The Bureau of Indian Standards Act, 1986 came into effect on the 23rd of December 1986. The main objective behind the enactment is to establish a bureau to develop the activities of standardization, marking and quality certification of goods. The Act contains Seven (7) Chapters and Forty Two (42) sections. The Act, by its coming into effect, shall repeal the Indian Standards Institution (Certification Marks), 1958.The Act, which extends to the whole of India, under Section 3 provides for the establishment of the Bureau of Indian Standards. The Bureau shall be body corporate with a common seal and shall have perpetual succession and can hold acquire and dispose of properties and may also sue and get sued. The Bureau is a founding member and represents India in the International Organization for Standardization.

The Union Minister in charge of the department having control over the Bureau shall be the Ex-Officio President, while the State Minister in charge of the department having control over the Bureau shall be the Ex- Officio Vice President thereby. The Bureau shall also consist of the Secretary to the government of India and such number of persons as may be appointed by the Central Government. The Bureau shall in addition constitute an executive committee. The Bureau also has the power to form various advisory committees such as the Financial Committee Certification Advisory Committee etc.

Chapter IV of the Act enunciates the powers of the Bureau. The powers of the Bureau as enshrined under Section 10 of the Act includes the authority to ascertain and endorse the Indian standard as may be prescribed in relation to any articles or processes. The Bureau shall also stipulate a Standard mark (which shall be referred to as the Indian Standard Certification Mark) to represent a particular Indian Standard. It may also grant, reject and withdraw licenses for the use of such a standard mark. The bureau also has the right to impose any fee for the grant of such license. The Bureau shall have the additional function to recognize any other institution for the purpose of such standardization of any articles or processes.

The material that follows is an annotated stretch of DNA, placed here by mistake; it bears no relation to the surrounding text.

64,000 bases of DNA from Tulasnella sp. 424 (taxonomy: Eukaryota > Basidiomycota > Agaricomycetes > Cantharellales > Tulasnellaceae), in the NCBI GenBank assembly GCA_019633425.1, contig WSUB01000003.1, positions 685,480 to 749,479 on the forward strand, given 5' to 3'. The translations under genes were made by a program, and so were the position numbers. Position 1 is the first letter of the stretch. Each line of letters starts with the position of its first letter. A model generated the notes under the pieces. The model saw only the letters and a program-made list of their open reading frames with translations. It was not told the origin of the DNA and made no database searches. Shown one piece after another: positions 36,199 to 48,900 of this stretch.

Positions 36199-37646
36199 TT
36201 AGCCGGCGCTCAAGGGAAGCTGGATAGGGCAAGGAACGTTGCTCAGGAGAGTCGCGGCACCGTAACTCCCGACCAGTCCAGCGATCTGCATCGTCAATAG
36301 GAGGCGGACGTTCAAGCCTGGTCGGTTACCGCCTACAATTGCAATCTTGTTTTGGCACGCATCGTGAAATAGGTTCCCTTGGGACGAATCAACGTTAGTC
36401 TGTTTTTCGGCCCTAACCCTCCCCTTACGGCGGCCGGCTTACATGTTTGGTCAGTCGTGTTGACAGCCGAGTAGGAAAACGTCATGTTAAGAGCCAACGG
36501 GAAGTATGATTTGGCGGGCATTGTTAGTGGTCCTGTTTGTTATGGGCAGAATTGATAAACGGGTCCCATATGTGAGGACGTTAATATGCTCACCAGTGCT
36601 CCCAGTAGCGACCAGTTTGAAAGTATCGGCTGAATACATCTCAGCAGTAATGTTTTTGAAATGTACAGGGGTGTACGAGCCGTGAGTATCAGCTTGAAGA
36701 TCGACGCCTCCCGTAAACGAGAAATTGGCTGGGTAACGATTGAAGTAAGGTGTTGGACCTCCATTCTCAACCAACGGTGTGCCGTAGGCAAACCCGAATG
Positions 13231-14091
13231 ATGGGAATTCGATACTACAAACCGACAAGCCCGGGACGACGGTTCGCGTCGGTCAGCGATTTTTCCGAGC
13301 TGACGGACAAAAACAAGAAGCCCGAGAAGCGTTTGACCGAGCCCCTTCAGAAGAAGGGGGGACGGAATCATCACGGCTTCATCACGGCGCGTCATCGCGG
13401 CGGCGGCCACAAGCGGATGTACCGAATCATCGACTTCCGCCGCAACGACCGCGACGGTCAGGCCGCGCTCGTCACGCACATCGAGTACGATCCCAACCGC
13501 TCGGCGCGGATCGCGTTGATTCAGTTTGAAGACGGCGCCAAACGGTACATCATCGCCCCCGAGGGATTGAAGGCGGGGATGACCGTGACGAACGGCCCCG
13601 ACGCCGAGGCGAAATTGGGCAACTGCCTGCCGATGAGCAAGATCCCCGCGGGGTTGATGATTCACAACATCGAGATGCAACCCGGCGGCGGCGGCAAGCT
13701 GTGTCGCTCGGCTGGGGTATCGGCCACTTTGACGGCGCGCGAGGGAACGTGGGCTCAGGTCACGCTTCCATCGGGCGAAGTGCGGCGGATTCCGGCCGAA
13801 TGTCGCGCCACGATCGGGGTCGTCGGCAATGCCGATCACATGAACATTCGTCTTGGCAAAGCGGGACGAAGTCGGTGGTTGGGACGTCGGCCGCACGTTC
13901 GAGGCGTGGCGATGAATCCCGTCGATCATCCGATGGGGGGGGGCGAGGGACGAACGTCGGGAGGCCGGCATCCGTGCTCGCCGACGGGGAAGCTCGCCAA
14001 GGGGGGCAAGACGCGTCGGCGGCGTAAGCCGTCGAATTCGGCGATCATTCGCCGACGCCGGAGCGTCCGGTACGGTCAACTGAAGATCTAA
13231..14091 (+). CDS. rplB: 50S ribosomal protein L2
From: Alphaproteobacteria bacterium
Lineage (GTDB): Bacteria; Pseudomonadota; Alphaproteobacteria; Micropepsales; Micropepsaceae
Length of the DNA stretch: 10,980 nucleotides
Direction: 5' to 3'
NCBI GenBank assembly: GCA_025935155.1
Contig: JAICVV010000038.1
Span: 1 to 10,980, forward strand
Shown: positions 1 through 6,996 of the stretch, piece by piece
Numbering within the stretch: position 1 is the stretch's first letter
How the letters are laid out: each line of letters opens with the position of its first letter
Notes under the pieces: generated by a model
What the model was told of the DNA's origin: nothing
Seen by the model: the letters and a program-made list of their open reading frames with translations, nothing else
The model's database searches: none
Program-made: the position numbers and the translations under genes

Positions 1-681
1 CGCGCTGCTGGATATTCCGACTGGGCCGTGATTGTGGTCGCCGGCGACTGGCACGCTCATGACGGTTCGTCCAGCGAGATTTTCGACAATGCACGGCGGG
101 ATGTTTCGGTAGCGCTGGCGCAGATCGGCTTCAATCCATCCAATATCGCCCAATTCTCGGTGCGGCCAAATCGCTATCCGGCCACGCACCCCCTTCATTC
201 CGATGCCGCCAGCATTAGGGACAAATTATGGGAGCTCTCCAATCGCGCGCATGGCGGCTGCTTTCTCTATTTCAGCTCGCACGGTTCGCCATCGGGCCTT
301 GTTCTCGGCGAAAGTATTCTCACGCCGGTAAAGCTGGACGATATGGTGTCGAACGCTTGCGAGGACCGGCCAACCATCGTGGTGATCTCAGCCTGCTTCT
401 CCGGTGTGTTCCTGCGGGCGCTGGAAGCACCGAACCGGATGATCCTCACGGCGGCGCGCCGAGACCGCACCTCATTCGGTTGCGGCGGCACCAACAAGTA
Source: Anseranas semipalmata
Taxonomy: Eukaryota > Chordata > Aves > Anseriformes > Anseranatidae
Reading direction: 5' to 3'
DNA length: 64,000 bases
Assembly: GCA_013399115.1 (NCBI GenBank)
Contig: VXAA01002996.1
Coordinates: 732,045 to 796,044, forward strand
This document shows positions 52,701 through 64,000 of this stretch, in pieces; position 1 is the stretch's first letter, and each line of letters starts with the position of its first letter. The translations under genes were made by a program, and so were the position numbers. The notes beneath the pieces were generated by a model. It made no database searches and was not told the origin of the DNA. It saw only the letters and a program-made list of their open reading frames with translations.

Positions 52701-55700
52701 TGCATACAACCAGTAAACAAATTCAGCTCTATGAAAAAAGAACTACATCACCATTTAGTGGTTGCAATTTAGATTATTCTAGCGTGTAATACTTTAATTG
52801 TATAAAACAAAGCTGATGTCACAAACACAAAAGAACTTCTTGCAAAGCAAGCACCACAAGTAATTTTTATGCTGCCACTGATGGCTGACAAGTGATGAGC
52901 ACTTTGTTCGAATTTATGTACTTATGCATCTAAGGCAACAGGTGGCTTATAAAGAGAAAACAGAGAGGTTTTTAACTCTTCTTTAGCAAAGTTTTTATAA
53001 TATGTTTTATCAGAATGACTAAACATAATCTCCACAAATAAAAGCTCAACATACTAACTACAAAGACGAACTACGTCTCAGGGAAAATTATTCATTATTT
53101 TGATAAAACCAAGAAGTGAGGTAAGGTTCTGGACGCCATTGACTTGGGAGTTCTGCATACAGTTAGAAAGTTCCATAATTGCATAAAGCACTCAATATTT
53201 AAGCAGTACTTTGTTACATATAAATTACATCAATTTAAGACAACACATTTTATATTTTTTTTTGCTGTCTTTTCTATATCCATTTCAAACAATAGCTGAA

J.Vibhu Bakhru in the case of The Institute of Chartered Accountants of India & Anr v. The Director General of Income Tax Delhi & Ors (W.P.(C)Nos.3147,3148& 7181 of 2012)had observed that: “The BIS is empowered to frame rules and regulations, exercise coercive powers including inspection, raids; they possess search and seizure powers and are invariably subjected to Parliamentary and legislative oversight.”

The Act, under section 15, authorizes the Bureau to pass any order granting, rejecting or suspending a license and a party aggrieved by such order may prefer an appeal before the Central government. The Act also necessitates the compliance of the principle of Audi Alteram Partem; and forbids the disposal of an appeal without giving the appellant a fair, just and reasonable prospect of being heard. The decision of the Central Government in such matters shall be final. The Act also restricts the functioning of the Bureau by specifying, under Section 24, that it shall be bound by the policies introduced by the Central Government. The Bureau shall also have the power to appoint inspecting officers to inspect various articles or processes and verify the compliances to the standards as prescribed in accordance with the Act.

The makers of the enactment has also removed all uncertainties by stating within the Act the relevant provisions of the Code of Criminal Procedure, 1973 shall be applicable in cases of search and seizures. All the officers of the Bureau shall be deemed to be a public servant as defined under the Indian Penal Code. No suits or other legal proceedings shall lie against the Central government or any officers or employees of the Bureau, in cases of acts done by them in a bona-fide manner and in accordance with law. The Act also prescribes the punishments in cases of contraventions of the provisions enshrined within it. In cases of any violation of sections 11, 12, 14 or 15 of the Act, the offender shall be punishable with imprisonment for a period which may extend to one year or a fine which may extend to a maximum of Rupees Fifty Thousand. No Court lesser than the chief Judicial Magistrate shall have the power to entertain any matter punishable under this Act.

It is further intriguing to note that the Act has not been amended since its conception. Recently the BIS (Amendment) Bill, 2012 was introduced in the Lok Sabha and the bill was referred to the Parliamentary Standing Committee on Food Consumer Affairs & Public Distribution.